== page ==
How to Paint Red

How to paint red is a question as old as time.  What used to be every painter’s nightmare is actually really easy with this technique.

Red is known as a hard color to paint.

This is mostly due to the fact that a lot of red paints don’t cover well.  In fact, this used to be unavoidable.  Nowadays, with paints like Bases or Opaques, getting a red paint that covers well is much easier.

How to Paint Red

To some extent, this could very well be the only problem you have with red.  Find a red that covers well; the end.

The great thing about red not covering well is that this so-called weakness can be used to our advantage.  With more transparent paints, it’s much easier to blend your highlights and shadows.

And this technique uses both an opaque red for a solid base coat, and a much less opaque red for highlights.

The Basic Technique

This is the standard way to do red.  It is four steps, three colors, and can easily be improved and pushed to higher quality.

Base coat: Games Workshop Mephiston Red

This color is amazing.  It is a bright red that will cover black primer in a single coat, or two thin coats at most.

And when working with bright colors, having an opaque base coat is the real game changer.  Get that second thin coat on there, making sure none of the undercoat shows through.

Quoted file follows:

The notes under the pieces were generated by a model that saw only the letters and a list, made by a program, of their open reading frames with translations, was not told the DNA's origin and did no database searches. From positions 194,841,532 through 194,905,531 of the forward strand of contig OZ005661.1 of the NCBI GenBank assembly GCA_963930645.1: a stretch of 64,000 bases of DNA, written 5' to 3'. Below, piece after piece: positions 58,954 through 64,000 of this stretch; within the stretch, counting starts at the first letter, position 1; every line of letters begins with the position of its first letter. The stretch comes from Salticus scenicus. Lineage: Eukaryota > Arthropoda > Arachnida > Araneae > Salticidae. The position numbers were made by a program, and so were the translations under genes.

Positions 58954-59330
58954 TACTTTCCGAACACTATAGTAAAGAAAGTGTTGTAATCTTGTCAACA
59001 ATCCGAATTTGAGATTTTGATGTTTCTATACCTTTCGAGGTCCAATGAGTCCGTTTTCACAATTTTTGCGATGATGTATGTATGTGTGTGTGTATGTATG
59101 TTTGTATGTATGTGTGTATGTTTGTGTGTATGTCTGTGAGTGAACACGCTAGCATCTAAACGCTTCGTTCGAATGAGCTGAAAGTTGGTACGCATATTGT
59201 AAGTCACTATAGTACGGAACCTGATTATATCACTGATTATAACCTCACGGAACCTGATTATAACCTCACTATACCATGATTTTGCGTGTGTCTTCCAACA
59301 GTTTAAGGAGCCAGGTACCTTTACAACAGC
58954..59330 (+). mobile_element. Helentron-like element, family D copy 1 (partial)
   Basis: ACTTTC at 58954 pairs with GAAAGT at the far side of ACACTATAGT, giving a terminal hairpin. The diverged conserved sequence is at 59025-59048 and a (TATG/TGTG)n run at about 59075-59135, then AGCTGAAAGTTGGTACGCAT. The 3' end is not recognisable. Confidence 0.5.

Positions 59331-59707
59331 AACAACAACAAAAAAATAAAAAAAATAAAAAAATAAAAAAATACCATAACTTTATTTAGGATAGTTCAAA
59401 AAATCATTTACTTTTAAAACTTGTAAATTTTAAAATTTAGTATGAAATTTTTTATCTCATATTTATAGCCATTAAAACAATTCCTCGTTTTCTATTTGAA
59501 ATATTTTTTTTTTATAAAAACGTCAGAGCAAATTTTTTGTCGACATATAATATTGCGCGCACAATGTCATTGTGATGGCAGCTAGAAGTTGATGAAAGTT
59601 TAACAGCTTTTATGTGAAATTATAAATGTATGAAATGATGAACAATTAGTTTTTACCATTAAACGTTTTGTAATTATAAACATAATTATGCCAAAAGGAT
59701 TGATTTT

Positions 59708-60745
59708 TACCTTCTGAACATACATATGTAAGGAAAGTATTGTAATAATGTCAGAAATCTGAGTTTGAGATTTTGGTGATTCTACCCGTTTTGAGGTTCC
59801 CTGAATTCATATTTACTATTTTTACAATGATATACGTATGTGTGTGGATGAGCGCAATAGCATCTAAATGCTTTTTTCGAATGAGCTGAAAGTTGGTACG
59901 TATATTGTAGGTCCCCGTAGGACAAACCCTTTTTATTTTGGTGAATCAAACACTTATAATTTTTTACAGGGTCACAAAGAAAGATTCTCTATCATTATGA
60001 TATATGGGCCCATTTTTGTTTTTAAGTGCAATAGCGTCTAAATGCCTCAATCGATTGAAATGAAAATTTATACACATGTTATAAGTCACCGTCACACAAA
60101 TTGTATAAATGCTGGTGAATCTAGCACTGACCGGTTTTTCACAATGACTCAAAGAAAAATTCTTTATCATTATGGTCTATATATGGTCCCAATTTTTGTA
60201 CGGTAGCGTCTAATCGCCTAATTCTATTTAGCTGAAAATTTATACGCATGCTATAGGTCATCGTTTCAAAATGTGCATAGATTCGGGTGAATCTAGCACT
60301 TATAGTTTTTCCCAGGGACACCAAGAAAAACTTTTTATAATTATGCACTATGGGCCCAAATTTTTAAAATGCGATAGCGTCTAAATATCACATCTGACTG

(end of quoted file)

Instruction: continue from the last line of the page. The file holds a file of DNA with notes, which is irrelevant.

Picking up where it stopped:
A spotty base coat is where most paint jobs fall short when it comes to painting red.

Shading:  Agrax Earthshade

(Or The Army Painter: Strong Tone)

Brown is my favorite way to shade red.  It tones down the brightness and looks very natural.

It’s also more potent than red, which helps us keep the scheme short and effective – great for entire units and armies.

Depending on the result you want, you can vary how thick of a coat of Agrax Earthshade you are putting on there.  A thin and even coat will make a very smooth transition, while a heavy coat will produce a strong contrasting shade.

First Highlight: Mephiston Red

The first highlight is the same color as our base coat.  This step is pretty much to clean up the shading and bring the raised areas back to a bright red.

You can do this highlight in the method you prefer, either dry brushing, layering, or feathering, depending on how much time you want to spend on it.

Second Highlight: Evil Sunz Scarlet

Even brighter than Mephiston Red, Evil Sunz Scarlet is a great highlight color.

It is not quite as opaque as our base coat, but not frustratingly too thin to require 2-3 coats to show through.

Much like the shading, how much you apply Evil Sunz will impact the finished model.

A few edge highlights throughout the model will crisp up the edges without making the red too bright.  A more thorough highlight, even from light dry brush will result in an overall brighter and lighter red.

Of course, this is only the tip of the iceberg.  You can simplify or kick it up a notch this technique, or use it as a guide when you want to airbrush red.


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